Lester Kabacoff

Lester Kabacoff

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In Memoriam

January 29, 1913 – January 25, 2004

Lester Kabakoff was inducted into the Louisiana Tennis Hall of Fame in 1994

EARLY TENNIS YEARS

The following article is from The Daily Star, Long Island City, Queens Borough, N.Y. Tuesday Evening, January 3, 1933.

The junior national indoor title was brought to Queens yesterday by Giles Verstraten of Jackson Heights and the Kelvin School and John Nogrady of Astoria and St. John’s College.

Last year Verstraten and partner Albert Law, Jr. were finalists in the tournament in Baltimore, Maryland, where they were beaten by Bernard Friedman and Lester Kabacoff 7-5, 8-6, 4-6, 1-6, 6-3.

Lester Kabacoff began playing tennis when he was 12 years old, and began playing the junior circuit.  In 1931, at the age of 17, he and his doubles partner, Bernard Friedman, won the national junior indoor doubles championship.  This success resulted in a tennis scholarship to the Ivy League University of Pennsylvania in Philadelphia.  Kabacoff lettered from 1932-34, was team Captain in ‘34, and received his undergraduate degree.  In 1937 he received his law degree, passed the bar examination, and was hired by the New York firm Garey, Desvernine and Kissam.

A Wall Street lawyer at the outbreak of World War II, Kabacoff volunteered for Army Service.

The following is from an interview posted on nola.com and by T-P writer John Pope.

As a young Army officer he was stationed at the Port of Embarkation (now the Naval Support Activity East Bank).   Kabacoff received an invitation from Lt. William “Slew” Hester, a fellow tennis buff who later was president of the U.S. Tennis Association, to play at what was described to him as “the nicest tennis court in New Orleans.”  It was at Longue Vue, the suburban estate that was home to Edgar and Edith Stern, philanthropists and activists who championed a host of civic, social, cultural and educational causes.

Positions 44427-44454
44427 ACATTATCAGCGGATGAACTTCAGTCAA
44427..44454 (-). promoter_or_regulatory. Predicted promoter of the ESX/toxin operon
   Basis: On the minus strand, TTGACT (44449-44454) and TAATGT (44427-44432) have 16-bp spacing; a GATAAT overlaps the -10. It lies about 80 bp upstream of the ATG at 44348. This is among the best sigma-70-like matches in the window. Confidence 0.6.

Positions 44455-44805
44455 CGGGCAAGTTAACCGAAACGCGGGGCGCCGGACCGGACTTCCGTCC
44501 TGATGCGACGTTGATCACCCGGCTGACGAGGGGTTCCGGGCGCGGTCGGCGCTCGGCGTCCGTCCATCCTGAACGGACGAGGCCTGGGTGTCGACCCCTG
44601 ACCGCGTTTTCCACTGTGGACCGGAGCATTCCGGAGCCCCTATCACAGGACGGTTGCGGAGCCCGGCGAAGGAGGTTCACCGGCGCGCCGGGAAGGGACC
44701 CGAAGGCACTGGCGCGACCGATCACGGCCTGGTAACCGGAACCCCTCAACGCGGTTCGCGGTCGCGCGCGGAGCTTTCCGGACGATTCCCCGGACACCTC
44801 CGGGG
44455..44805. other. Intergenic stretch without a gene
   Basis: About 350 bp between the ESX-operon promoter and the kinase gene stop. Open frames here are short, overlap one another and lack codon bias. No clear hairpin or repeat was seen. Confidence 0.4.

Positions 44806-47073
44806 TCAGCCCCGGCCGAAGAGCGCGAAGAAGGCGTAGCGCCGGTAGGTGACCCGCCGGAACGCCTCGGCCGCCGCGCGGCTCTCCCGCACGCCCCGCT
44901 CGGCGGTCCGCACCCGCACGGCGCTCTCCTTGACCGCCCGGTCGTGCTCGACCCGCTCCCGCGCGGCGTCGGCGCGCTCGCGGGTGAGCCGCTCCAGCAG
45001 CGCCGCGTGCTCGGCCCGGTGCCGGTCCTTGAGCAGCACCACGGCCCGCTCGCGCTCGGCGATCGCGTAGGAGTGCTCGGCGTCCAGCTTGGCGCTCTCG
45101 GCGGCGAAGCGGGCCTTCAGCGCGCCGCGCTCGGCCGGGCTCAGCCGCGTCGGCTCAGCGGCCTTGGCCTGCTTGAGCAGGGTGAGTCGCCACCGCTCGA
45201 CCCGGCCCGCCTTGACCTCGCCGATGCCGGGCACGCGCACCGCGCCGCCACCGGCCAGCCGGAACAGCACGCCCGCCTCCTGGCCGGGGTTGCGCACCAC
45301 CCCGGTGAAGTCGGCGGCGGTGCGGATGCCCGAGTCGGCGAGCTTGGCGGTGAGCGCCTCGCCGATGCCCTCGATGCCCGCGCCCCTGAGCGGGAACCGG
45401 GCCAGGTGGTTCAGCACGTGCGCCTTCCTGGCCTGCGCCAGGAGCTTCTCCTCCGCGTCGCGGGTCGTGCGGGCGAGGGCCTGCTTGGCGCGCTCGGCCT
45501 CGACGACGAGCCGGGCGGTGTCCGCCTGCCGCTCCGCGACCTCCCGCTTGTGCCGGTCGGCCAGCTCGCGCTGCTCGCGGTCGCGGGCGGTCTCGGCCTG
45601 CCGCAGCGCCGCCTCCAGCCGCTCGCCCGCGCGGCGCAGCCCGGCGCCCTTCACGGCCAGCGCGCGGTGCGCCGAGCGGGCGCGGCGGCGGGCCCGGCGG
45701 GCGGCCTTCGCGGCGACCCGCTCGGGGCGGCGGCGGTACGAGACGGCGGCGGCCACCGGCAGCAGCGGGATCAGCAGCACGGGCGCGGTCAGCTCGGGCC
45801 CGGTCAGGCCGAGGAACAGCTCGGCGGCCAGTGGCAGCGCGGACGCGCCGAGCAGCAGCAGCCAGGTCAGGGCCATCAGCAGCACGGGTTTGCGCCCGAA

The four became friends and regular tennis partners, forming a group they called the Longue Vue Racquet and Julep Club.  Because the Army didn’t provide housing for the officers, “the next thing I knew, I was asked to come live there,” said Kabacoff.

A year after Mr. Kabacoff had lived at Longue Vue, he caught a ride to work one morning with his commanding general.  Also in the car was Gloria Simmons, the general’s secretary.  That chance meeting launched a courtship that culminated in an August wedding performed by an Army chaplain at Longue Vue.

When World War II ended, he planned to tell his New York law firm he was going to stay in New Orleans and practice law.  Then he got a better offer, to work for Edgar Stern.  “ It took me three seconds to make up my mind to say yes, “ Kabacoff said.

He was assigned to do Stern’s pet projects that included: a television station, build Pontchartrain Park, a Gentilly suburb designed to give black people a chance to own homes. Other project included the Royal Orleans Hotel, the city’s first major new hotel in 42 years. Other followed: the Royal Sonesta, the Dauphine Orleans, and the New Orleans Hilton.

“He can see,” Said son Pres Kabakoff, summing up the essential talent of his father and former business partner.  Walking around the city, Les Kabacoff sees inspiration for civic and business projects where others might see only a row of run-down buildings.”

In 1974 Kabacoff and Morgan Ernest built Beau Chene around 36 holes of golf, including a tennis facility with 10 courts, including indoor courts.